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The Pilgrim
O. P. Kretzmann

Litany for Good Friday — 1938

Lord, have mercy.
Christ, have mercy.
Lord, have mercy.
Christ, hear us.
Christ, graciously hear us.
God the Father in heaven
Have mercy on us.
God the Son, Redeemer of the world
Have mercy on us.
God the Holy Ghost
Have mercy on us.
Holy Trinity, one God
Have mercy on us.

By Thy Suering and Death —
By the hurt of Judas
treachery
By the pain of Peter
s denial
By the sweat of blood
By the agony of soul
By the robe of purple and the crown of thorn
By the bite of the whip and the lash of the scourge
By the Way of the Cross
By the nails and thirst
By the blood that stained the Holy Rood
By the travail of Thy soul By the riven vine and the trodden winepress
By Thy expiring cry

By Thy triumph in death
O dying Redeemer, hear us.

From hardness of heart and darkness of soul
From coldness of mind
From trampling Thy blood on the way of sin
From driving the nails again
From crucifying Thee anew
From forgetfulness of Thy great sorrow
From the loneliness of life without Thee
From greed and ambition
From the lust of the eye and the pride of life
From the burden of remembered sin
From the cunning of men
From the confusion of ignorance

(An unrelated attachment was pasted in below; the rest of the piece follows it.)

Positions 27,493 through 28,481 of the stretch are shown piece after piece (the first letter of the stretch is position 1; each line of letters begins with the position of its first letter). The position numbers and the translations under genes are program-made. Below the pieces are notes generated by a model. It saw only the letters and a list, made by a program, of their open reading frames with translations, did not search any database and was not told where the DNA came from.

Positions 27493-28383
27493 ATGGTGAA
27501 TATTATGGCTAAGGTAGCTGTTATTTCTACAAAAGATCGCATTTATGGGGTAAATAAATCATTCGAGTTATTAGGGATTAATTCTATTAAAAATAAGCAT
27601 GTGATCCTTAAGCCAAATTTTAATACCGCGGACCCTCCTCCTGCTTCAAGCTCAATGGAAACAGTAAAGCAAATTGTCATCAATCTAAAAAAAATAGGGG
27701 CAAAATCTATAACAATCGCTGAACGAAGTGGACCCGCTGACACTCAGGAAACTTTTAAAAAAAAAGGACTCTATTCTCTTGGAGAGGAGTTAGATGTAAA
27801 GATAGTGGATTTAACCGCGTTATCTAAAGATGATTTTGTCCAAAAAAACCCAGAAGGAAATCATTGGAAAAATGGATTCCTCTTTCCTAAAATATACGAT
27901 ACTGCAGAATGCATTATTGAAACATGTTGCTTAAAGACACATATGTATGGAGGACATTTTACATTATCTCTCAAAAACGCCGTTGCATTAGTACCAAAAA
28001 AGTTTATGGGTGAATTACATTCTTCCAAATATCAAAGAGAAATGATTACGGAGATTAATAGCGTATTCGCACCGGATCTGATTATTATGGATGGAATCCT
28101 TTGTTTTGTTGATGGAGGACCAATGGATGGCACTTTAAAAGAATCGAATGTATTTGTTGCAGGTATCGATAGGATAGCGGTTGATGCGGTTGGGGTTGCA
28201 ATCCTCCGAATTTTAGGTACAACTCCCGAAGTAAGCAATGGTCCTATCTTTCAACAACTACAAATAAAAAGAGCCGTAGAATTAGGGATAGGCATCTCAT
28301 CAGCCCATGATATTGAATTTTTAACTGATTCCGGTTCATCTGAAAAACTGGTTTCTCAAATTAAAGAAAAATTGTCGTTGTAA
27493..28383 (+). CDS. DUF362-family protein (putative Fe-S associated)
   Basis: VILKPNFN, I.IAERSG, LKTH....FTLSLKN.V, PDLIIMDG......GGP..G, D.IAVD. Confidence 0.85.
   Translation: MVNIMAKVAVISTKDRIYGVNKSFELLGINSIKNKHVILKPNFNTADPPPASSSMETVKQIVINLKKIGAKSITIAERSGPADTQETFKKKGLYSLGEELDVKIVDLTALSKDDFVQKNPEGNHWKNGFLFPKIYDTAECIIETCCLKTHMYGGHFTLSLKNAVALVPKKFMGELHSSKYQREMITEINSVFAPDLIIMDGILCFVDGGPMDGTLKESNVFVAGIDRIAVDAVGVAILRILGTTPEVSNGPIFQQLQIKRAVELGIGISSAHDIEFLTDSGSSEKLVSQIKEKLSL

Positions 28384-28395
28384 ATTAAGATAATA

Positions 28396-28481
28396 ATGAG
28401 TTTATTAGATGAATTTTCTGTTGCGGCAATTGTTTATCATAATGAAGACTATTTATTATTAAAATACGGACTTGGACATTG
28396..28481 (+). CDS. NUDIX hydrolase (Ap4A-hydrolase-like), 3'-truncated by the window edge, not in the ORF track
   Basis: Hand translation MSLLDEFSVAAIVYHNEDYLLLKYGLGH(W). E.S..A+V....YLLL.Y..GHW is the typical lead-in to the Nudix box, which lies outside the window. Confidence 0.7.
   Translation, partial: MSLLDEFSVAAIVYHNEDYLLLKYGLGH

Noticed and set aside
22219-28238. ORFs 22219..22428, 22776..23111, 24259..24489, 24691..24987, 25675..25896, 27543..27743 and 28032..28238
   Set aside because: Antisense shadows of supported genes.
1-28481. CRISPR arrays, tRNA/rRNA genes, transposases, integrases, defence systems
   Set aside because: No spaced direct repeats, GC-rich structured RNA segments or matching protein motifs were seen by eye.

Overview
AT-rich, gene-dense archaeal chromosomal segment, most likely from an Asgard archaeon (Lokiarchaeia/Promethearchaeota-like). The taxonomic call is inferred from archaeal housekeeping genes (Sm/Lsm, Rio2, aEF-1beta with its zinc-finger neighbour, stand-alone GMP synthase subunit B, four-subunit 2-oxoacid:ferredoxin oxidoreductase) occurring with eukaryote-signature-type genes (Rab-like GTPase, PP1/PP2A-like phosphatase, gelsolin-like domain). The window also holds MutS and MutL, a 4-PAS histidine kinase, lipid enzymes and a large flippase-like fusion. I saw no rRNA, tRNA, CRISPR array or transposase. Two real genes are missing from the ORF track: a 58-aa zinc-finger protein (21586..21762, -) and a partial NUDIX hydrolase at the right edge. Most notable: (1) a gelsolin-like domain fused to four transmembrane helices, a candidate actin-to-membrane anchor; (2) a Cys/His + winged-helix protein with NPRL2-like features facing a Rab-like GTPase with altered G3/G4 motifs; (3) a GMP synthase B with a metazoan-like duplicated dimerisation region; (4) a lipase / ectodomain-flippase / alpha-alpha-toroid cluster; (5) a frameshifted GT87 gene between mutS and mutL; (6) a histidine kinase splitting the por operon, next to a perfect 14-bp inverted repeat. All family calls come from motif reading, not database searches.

From hate
From a jealous heart
From the last sin of unbelief
O living Redeemer, deliver us.

For the heart of man today, afraid
For the sick of body to ease their pain
For the sick of mind to lighten their gloom
For the sick of soul to bring them forgiveness
For them who weep alone
For Thy Life in every broken heart
For the soul that knows not Thee
For all who make known Thy way upon earth
For all who love Thy Holy Name
For all Thy Church in all the world
Thou King of Principalities and Powers, of Thrones and Domin ions
Thou Lord of Cherubim and Seraphim, of angels and archangels
Thou Prince of Peace and Glory, of Kingdoms and Empires
O dying and living Redeemer, hear us.

Nostalgia

This month the remainder of this column is being written far away from, books — on trains and ferries, in railroad stations and bus stops, beside mountains and rivers… This ought to please several readers who have complained that the Pilgrim cannot see life because of his lamp… All right… I am now beside a lamppost on the edge of a little town in Western Oregon — and the pencil moves in obedience to the rhythm of life in an American village at late dusk… Everyone who is compelled by time and circumstance to live in the monstrous cities our age has built must feel at times a nostalgia for the small town at twilight… The shadowed succession of dusk and dawn — the wind from the hills as night comes down and the stars burn cold — the lights in the little church for choir practice — the belated boy running home for supper in the house across the road — the barking of a dog — the moan of wind in pines — the water tower black against the drifting stars — all the strange world that lies between twilight and darkness, and the night whispering of simple, honest things — of faith and hope and peace and rest… In it is mans compass and his joy and grief… It may be that here lives are lived in ignorance of the heights of possible human experience, but surely there is less shame and degradation here… In a few moments shadows will dance on the dust of the road and moonlight will dream on the roofs of little houses… Like the tolling of the Compline bell I hear the simple lines of Monk Gibbon: